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New Picture Books in 2007

Just click on the titles to read our original reviews for these picture books and easy readers published in 2007.


Title: Rudy Rides the Rails: A Depression Era Story
Author: Dandi Daley Mackall
Illustrator: Chris Ellison
Publisher:  Sleeping Bear Press
ISBN:  978-1-58536-286-8
Year: 2007
Flesch-Kinkaid Grade Level:  4.3

Concepts: human resources, scarcity, Great Depression, unemployment, economic history, jobs, altruism

Review:  Rudy, a thirteen-year old boy, and his family face extreme hardship during the Great Depression.  More than half of all workers in Akron, Ohio, had lost their jobs, including Rudy’s father, and new paid work was difficult to find.  Ma waited in relief lines for what could often be stale and moldy food, and Rudy’s sisters found sustenance at the soup kitchen and local mission.  Not wanting to be a burden on his struggling family, Rudy decided to take a step similar to other teenagers he had heard about: he hopped a train to go West as a hobo.  Dreams of a better life in California and the chance to send money back home helped to sustain him as he experienced hunger, cold, fear, and fatigue while traveling.  Along the way, Rudy learned of a hidden network of kindhearted strangers who made it a point to feed hungry hobos passing through.

While the Great Depression may seem like a distant and obscure event to young children, this exceptional book brings the topic to life with its moving text and realistic illustrations.  According to the author’s note, a quarter of a million teenagers turned to hobo life as a survival strategy during the Depression, facing issues similar to those that the homeless face today. As historical fiction, Rudy Rides the Rails does an excellent job in providing children with a rich context for understanding problems of unemployment, scarcity, and recession in the economic world around them.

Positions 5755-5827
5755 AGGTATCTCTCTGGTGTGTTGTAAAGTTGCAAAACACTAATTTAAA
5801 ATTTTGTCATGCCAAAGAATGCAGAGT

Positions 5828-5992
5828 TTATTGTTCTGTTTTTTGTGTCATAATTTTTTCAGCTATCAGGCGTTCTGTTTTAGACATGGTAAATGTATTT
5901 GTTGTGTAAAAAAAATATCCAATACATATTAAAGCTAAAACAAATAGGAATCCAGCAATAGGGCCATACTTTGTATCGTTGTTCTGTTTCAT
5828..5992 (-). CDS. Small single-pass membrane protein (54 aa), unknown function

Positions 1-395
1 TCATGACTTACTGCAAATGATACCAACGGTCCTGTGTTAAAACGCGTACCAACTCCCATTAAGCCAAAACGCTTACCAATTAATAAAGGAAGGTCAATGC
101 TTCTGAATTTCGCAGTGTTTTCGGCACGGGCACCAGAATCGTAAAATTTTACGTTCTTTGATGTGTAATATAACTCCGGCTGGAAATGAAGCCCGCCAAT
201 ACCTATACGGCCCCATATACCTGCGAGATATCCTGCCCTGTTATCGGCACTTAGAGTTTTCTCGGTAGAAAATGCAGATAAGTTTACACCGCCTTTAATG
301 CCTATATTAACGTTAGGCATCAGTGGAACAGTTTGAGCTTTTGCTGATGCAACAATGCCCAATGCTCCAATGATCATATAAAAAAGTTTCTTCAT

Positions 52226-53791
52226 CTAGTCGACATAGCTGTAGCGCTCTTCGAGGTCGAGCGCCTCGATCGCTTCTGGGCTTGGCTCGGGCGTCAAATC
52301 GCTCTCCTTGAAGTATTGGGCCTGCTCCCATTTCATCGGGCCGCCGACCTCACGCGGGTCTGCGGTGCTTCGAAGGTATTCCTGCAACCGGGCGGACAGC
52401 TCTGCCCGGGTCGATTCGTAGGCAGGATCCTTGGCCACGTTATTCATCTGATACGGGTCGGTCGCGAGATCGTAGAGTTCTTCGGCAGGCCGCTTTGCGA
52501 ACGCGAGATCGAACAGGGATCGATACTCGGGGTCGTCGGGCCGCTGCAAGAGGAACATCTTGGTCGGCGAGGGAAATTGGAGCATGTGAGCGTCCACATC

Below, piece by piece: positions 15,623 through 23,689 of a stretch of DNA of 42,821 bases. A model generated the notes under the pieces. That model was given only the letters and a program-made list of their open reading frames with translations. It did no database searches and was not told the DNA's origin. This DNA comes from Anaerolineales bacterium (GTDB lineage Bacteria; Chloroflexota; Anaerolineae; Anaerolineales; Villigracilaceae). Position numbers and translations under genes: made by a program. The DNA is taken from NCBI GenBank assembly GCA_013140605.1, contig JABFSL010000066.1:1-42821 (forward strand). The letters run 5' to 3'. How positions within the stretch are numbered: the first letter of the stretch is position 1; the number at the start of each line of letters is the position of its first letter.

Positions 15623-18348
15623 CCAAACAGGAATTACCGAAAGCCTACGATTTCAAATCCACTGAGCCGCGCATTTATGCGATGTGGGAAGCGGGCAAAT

Review by:
 Rutgers University Project on Economics and Children

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Title:  Steel Drumming at the Apollo: The Road to Super Top Dog
Author:  Trish Marx
Illustrator:  Ellen B. Senisi
Publisher:  Lee & Low Books
ISBN:  978-1-60060-124-8
Year:  2007
Flesch-Kinkaid Grade Level: 6.0

Concepts:  human resources, schooling, careers, incentives

Review:   This powerful book takes the reader on an exciting journey from Schenectady, New York to the Apollo Theater in New York City as the Hamilton Hill Street Drum Band tries to become the top act in the Amateur Night competitions.  Along the way, we learn about the interesting and diverse backgrounds of the seven band members: Ahmel, Aaron, Spencer, Dayshawn, Andre, Steven, and Dha’Sean. Their family backgrounds, commitment to hard work, and their creativity in music and dance are conveyed through a clever blend of narrative and quotes.  Photographs from the boys’ childhoods, performances, and jam sessions add to the reader’s emerging sense of the valuable roles that family, school, and community have played in their personal development.  The accompanying CD (with the band’s competition song plus other original tracks by each band member) further helps the reader to experience their talents and energy.